“I apologize sir, I know that Ambassador Irvine is on the way,” one of the two said.  As he spoke, a woman swept into the room.  She had chosen to wear a formal gown instead of a suit.  It was appropriate that she had chosen the historical garb of her people, but the long sweeping sleeves trailing across the floor behind must be heavy and hot.

“Am I truly first to arrive?” she asked.  “This is a disgrace!  Ashley, call Poul and you should get Yewoul too.  It is not like any kikital to be late.  I’m sure he’s been detained by Poul.  Oliver I want you to call Etcorm, Deneph and Risyk.  Find out where they are.  I apologize Captain, I thought an hour was more than enough time.  Especially because Deneph doesn’t need to put on clothes or brush fur in anyway.”

“Thank you Ambassador, it is appreciated to know that it is not a lack of protocol,” Captain Chou said with a smile.

“No, I agree with you that we need this peace,” Ambassador Irvine said.  “If my ancestors hadn’t gone to Mars then we would have been destroyed by the Chinese, I understand better than most that we need to expand safely.  The orgalla are too powerful not to make sure they are on our side.  I just wish Earth had sent someone other than Poul.”

“It doesn’t help that the North Aligned States never really saw much of the fighting in the last war,” Captain Chou said.  “Hence they had the power to have Poul selected.”

“Well, he is here now, so we’ll have to make it work,” the woman said firmly.

It was only a few minutes before the other ambassadors arrived.  Ambassador Poul Westmire represented Earth itself, while Ambassador Johanna Irvine represented the human-colonized planets everywhere else.  Poul was wearing a white tuxedo with a white turban around his head.  His thick beard had been combed and greased into a pair of points down his chest.  Johanna was wearing the long blue and silver kimono she had brought which had once been worn by the last royal princess of Japan as she fled to Mars, the ships built and piloted by Australians and then flying to help Australia and Japan escape the Chinese invasions which turned half of Earth into a single empire almost three hundred years ago.  The princess had died on the trip to Mars because of a terrible pregnancy combined with seven months in space.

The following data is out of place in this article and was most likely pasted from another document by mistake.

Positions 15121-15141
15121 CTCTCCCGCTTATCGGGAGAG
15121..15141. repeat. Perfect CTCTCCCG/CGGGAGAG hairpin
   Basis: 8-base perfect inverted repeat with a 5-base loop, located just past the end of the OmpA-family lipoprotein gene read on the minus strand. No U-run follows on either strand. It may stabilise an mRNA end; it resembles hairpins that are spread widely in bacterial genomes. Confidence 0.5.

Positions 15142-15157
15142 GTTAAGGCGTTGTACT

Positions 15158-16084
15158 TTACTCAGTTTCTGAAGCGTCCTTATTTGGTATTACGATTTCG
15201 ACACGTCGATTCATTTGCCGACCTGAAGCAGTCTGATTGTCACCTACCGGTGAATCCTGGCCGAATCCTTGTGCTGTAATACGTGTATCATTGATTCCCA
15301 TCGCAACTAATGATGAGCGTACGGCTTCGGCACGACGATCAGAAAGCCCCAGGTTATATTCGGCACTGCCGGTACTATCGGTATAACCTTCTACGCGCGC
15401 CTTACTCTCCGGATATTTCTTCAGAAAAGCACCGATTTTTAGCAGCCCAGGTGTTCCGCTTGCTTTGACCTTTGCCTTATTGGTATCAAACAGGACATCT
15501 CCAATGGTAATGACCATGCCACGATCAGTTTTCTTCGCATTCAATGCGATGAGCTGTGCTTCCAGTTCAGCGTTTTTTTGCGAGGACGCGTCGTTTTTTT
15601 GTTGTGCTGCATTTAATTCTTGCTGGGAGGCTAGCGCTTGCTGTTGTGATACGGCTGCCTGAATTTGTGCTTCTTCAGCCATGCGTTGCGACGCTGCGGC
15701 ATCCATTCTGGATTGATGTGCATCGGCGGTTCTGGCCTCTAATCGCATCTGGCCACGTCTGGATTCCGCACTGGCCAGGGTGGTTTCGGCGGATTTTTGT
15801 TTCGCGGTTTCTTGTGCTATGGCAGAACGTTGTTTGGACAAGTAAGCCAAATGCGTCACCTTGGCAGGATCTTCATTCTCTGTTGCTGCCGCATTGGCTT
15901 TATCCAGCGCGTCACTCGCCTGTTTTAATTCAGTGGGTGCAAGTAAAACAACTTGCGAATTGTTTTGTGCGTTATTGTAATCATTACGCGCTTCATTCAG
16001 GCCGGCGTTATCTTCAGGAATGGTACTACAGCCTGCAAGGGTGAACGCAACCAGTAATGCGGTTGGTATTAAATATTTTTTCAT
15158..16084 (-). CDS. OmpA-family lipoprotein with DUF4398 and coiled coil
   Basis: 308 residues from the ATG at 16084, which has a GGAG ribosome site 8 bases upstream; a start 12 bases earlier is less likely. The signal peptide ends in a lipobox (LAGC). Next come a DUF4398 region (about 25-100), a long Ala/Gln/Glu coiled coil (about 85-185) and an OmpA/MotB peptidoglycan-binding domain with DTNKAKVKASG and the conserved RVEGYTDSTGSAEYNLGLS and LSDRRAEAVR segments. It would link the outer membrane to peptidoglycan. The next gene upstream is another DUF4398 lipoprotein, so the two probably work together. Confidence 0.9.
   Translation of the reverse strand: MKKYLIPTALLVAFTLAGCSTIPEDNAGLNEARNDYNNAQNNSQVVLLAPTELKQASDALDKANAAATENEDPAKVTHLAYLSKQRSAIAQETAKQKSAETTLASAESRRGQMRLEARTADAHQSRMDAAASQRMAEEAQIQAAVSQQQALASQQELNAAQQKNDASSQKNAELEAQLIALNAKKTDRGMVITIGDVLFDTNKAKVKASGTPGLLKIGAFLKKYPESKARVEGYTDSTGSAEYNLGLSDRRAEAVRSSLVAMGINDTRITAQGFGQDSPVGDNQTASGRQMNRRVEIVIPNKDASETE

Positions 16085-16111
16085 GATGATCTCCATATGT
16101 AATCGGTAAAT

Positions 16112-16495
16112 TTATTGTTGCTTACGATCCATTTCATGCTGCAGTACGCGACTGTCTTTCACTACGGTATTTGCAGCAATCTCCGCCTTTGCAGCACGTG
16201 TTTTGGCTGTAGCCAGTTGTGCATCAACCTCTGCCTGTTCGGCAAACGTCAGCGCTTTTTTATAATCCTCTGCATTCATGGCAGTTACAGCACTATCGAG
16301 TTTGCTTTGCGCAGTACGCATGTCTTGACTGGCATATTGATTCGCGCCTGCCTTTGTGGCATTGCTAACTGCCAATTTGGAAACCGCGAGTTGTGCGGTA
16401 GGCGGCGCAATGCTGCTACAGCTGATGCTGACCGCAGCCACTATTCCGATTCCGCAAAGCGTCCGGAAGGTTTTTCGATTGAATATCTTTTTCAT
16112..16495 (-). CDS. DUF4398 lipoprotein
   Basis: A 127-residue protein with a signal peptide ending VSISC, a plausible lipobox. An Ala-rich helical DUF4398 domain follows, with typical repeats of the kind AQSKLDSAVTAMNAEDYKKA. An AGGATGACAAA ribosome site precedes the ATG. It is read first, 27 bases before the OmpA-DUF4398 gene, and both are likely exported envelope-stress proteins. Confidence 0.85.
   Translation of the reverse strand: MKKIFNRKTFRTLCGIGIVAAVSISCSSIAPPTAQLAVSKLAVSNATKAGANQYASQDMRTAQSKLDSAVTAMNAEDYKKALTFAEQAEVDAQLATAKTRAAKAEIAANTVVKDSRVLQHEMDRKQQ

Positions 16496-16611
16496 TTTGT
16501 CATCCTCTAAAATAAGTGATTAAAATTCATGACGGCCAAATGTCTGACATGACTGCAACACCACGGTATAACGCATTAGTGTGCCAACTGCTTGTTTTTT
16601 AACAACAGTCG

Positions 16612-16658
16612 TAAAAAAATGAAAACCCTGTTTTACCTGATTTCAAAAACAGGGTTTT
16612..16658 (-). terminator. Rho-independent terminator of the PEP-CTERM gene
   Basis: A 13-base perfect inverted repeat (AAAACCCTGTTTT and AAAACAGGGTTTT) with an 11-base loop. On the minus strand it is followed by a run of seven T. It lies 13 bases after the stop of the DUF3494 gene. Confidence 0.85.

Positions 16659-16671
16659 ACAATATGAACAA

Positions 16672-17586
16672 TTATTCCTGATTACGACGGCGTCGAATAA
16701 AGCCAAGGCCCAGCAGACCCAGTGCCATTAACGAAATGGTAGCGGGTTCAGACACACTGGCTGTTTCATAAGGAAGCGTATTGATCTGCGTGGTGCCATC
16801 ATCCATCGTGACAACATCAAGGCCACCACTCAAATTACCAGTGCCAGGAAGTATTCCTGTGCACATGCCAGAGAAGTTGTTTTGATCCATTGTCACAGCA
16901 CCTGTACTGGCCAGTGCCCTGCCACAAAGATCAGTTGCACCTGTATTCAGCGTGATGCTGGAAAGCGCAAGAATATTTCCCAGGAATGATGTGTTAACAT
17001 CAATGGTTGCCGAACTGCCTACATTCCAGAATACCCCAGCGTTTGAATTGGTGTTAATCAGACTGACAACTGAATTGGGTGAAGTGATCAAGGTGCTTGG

Review: Villains by Necessity

Villains by Necessity by Eve Forward has been on my reading list for years.  I read Animist when I was in HS and am still disappointed there hasn’t been a sequel. But to be honest, VbN is the better book.  Ironic that her debut novel is better than her second book – but it’s true.  I am sad she hasn’t written more novels because I really like her writing.

So, let’s start with VbN being a book where the “heroes” are all villains – assassin, dark sorceress, thief.  But in a world be subsumed by “goodness” those who want to live outside the lines ARE heroes.  Those who stand up against someone’s vision of “good” to demand they should be allowed to make their own choices to be good or evil as they wish.

The irony that this book comes into my life at a time where I am struggling with ideas of “free speech” isn’t lost on me.  It also makes me chuckle that this damn lens on my face colors EVERYTHING.  But the message is pretty blunt – villains shouldn’t be forced to be good people; it should be a choice people are allowed to make.  And make again tomorrow. And motives matter.  Someone who kills to protect is different than someone who kills for “pleasure” (ew).

The characters ARE tropes – but it’s part of the story to say that Forward explores the fact that every “villain” in the trope might have a reason or a past that makes it make more sense.  Heroes might be villainous to the villains and villains might be heroes when they do something “good” even if they do it for “evil” (usually selfish) reasons.  By playing UP the tropes, she explores them beautifully. Especially to anyone who has played RPGs like Skyrim or D&D they will recognize the classes used.  I can’t say it will make as much sense to someone unfamiliar with the genre, but I think almost anyone can follow the story and enjoy the adventure.

The plot is clear and crisp and even when I thought it was a little predictable, Forward pulled it together by doing a few different tricks – like flipping to the “heroes” and exploring some of their motivation.  She also plays into the story itself everyone understanding the way stories are “supposed to” happen – good guys win and bad guys lose. Right?

Overall, this book took me a bit to get into – probably the full 100 pages I give a book.  It was a book I actually kept in my bathroom for close to six months and managed to pick-up-for-a-page and come back the next day for the next page.  Because of the strength of the tropes, this worked really well.  It isn’t like some “bathroom” books I’ve tried where I have to constantly go back three pages because I’m always “lost” – the plot holds throughout.  It’s simple and yet the twists and turns keep it fascinating.

Seriously, find a copy of this book – it’s out of print or I would absolutely put links up.  Eve Forward deserves every dollar for this book!

Review: Symphony of Ages

So there are good books and there are enjoyable books and there are books that are both.  RhapsodyProphecy, and Destiny by Elizabeth Hayden are enjoyable but I’m not sure they are good.  Their tone is something of a harlequin romance/adventure/mystery with all the flat characters and stereotypical character choices therein.  However, that doesn’t make them bad books.

Let’s put it this way, I’ve read these about once a decade since I was ~16 and this last time I devoured them as happily as I have in past consumptions.

The Bad: